But losses mount for the home furnishings e-retailer that went public in October.
Non-Amazon sites and developers can now use Login with Amazon.
Amazon.com Inc. has made Login with Amazon, a service that lets consumers log in to web sites using their Amazon account credentials, available to web site operators, including e-retail sites. App and game developers also can use the service.
The e-retailer, No. 1 in the new Internet Retailer Top 500 Guide, already lets consumers use Login with Amazon on shoe and apparel site Zappos.com and daily-deal site Woot.com, both Amazon subsidiaries. Amazon says 40% of new consumers to Zappos.com log in with their Amazon credentials rather than create a new account there.
E-retailers that want to include Login with Amazon must go through Amazon’s Marketplace screening process, which includes supplying Amazon with information like business name and URL, an Amazon spokeswoman says. They do not have to be a marketplace seller.
She says Amazon does not receive any information about what consumers do on outside web sites or apps—such as what products they browse—after the consumer signs in. She says consumers, however, can opt to share some Amazon account profile data—their names, e-mail addresses and ZIP codes—with sites that use Login with Amazon. Login with Amazon does not give consumers or retailers access to stored Amazon account data, such as payment card information or shipping details.
Retailers and developers pay no fee to use Login with Amazon. Amazon says adding the service to a site should take developers a “matter of hours.” Amazon says it is making Login with Amazon widely available to make online shopping more convenient for its customers.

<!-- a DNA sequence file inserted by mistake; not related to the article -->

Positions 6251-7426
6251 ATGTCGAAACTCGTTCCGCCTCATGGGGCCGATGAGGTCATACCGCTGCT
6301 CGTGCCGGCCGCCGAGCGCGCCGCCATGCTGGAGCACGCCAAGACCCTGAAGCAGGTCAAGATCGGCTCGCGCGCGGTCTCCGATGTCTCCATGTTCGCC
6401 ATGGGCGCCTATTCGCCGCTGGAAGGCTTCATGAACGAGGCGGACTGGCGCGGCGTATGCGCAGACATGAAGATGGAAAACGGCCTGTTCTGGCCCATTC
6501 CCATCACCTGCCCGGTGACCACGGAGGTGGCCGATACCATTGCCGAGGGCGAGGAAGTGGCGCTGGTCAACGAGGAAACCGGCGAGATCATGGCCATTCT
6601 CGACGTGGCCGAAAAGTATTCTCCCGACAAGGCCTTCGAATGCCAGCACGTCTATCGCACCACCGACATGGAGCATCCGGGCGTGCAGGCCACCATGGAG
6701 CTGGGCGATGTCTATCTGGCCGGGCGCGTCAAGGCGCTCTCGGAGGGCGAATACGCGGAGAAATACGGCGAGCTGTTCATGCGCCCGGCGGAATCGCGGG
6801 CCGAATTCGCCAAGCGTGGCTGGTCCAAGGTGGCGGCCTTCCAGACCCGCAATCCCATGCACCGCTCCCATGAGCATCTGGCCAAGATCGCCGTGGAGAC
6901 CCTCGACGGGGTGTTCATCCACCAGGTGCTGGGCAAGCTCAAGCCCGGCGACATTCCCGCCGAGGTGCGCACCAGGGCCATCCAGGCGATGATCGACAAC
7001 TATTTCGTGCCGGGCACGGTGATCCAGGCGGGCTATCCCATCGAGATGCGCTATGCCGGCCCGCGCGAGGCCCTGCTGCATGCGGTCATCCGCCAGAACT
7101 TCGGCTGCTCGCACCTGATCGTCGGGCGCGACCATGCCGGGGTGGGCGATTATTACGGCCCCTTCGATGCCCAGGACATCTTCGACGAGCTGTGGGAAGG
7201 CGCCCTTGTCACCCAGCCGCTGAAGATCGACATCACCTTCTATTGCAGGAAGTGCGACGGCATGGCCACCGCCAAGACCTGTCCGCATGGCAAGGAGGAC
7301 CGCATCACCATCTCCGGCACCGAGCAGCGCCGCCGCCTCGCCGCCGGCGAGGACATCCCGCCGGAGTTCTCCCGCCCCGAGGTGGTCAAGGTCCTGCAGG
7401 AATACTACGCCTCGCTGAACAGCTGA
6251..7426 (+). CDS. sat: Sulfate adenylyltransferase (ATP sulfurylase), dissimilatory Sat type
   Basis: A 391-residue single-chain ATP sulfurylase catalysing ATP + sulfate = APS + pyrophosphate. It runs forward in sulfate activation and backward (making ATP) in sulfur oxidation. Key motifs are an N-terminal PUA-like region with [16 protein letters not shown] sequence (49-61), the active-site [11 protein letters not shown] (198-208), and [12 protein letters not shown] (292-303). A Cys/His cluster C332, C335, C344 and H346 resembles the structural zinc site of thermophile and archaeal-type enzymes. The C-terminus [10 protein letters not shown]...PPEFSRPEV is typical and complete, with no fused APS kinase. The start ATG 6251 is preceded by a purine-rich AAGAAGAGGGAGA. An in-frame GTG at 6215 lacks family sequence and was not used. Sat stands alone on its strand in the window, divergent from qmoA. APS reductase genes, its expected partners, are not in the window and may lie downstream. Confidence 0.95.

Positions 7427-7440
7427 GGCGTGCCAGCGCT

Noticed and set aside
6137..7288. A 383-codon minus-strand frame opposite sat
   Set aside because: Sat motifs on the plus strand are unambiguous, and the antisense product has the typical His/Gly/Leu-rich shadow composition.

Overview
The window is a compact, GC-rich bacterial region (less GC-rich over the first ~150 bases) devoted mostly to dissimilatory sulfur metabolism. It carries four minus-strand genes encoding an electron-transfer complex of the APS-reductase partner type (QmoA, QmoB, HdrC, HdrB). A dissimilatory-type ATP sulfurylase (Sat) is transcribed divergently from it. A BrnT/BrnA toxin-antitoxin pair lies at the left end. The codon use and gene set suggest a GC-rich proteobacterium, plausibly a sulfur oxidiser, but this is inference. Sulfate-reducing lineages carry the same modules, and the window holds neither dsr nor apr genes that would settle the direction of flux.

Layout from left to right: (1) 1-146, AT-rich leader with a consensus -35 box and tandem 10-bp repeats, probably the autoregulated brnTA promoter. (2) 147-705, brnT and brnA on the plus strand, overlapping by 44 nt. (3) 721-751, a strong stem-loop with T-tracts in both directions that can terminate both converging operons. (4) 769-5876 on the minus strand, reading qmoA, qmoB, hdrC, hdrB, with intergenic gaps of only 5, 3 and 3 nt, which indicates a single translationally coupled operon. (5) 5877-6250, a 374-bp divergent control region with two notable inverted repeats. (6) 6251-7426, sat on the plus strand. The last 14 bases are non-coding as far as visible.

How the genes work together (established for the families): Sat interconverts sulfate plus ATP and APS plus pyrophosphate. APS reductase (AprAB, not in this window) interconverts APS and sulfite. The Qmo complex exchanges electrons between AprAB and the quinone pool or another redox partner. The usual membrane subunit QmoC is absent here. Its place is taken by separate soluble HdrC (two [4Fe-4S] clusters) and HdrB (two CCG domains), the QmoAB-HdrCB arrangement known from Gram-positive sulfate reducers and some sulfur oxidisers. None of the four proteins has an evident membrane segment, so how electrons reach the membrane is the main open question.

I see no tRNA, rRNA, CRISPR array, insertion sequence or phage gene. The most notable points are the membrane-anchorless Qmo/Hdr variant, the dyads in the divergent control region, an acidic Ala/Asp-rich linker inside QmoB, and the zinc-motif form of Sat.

“Login with Amazon enables app developers and web site owners to leverage Amazon’s trusted sing-in solution, allowing them to focus on providing a great experience for their customers,” says Michael Carr, vice president of Amazon e-commerce services. “Amazon customers now have a hassle-free way to quickly and securely sign-in to apps, games and websites, without having to remember yet another password.”
Login with Amazon adds another layer to what consumers can use to log in to web sites. Numerous e-retailers have added an option that lets consumers log in with their social media credentials, such as their Facebook usernames and passwords. 37 of the merchants ranked in Internet Retailer’s 2013 Social Media 300, including specialty retailer Fab.com and home décor retailer One Kings Lane, offer social logins on their e-commerce sites. The Social Media 300 measures online retailers by the percentage of traffic to their sites that comes from social networks.
Social media login technology vendor Janrain says its clients can employ Login with Amazon on their sites for consumers who want to sign into site with Amazon credentials. “Amazon is considered one of the most reputable companies in the U.S. and personifies trust for online shoppers,” said Larry Drebes, CEO of Janrain. “This [creates an] opportunity for our retail and e-commerce clients to facilitate trust from consumers who are comfortable using their Amazon identity in an ecommerce context.”